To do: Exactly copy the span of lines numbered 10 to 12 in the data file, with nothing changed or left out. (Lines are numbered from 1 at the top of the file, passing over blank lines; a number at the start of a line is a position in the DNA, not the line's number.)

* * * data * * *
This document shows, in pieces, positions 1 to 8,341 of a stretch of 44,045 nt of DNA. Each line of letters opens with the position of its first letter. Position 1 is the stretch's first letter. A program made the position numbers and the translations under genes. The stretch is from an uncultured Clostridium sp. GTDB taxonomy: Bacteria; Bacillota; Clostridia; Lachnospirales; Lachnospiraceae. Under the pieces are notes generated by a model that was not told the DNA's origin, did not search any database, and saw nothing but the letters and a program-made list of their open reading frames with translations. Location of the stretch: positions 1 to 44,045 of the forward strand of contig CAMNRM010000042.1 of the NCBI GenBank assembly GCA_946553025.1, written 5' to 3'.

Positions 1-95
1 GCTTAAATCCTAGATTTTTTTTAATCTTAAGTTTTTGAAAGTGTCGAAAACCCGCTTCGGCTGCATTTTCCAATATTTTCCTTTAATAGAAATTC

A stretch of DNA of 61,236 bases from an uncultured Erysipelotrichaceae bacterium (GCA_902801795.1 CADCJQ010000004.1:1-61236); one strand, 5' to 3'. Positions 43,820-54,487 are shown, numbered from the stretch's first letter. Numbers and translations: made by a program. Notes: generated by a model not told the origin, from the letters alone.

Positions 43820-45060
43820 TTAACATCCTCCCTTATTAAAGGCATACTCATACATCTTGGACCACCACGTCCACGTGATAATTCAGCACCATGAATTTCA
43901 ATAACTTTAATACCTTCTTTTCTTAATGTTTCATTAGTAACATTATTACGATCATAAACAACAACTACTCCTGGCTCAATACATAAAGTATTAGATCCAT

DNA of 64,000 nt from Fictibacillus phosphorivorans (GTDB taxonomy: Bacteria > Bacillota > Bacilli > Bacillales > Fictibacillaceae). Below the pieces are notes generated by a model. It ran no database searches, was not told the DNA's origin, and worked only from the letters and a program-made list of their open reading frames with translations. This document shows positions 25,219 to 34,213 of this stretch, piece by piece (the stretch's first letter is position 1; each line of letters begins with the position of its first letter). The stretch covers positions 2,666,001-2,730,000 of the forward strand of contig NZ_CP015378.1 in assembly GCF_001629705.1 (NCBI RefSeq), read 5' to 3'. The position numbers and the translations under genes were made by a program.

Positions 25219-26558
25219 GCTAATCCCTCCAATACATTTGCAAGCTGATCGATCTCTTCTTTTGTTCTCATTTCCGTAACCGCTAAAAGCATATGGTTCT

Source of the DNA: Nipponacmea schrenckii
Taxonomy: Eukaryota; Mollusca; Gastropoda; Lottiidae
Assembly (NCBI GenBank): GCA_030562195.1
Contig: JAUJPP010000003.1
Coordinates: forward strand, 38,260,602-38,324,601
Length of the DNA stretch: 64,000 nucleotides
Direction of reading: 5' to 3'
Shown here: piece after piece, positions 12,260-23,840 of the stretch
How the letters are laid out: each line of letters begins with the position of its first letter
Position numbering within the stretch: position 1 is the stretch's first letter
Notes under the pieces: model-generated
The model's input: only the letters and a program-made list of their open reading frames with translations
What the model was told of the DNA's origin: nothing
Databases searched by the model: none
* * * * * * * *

25219 GCTAATCCCTCCAATACATTTGCAAGCTGATCGATCTCTTCTTTTGTTCTCATTTCCGTAACCGCTAAAAGCATATGGTTCT

Source of the DNA: Nipponacmea schrenckii
Taxonomy: Eukaryota; Mollusca; Gastropoda; Lottiidae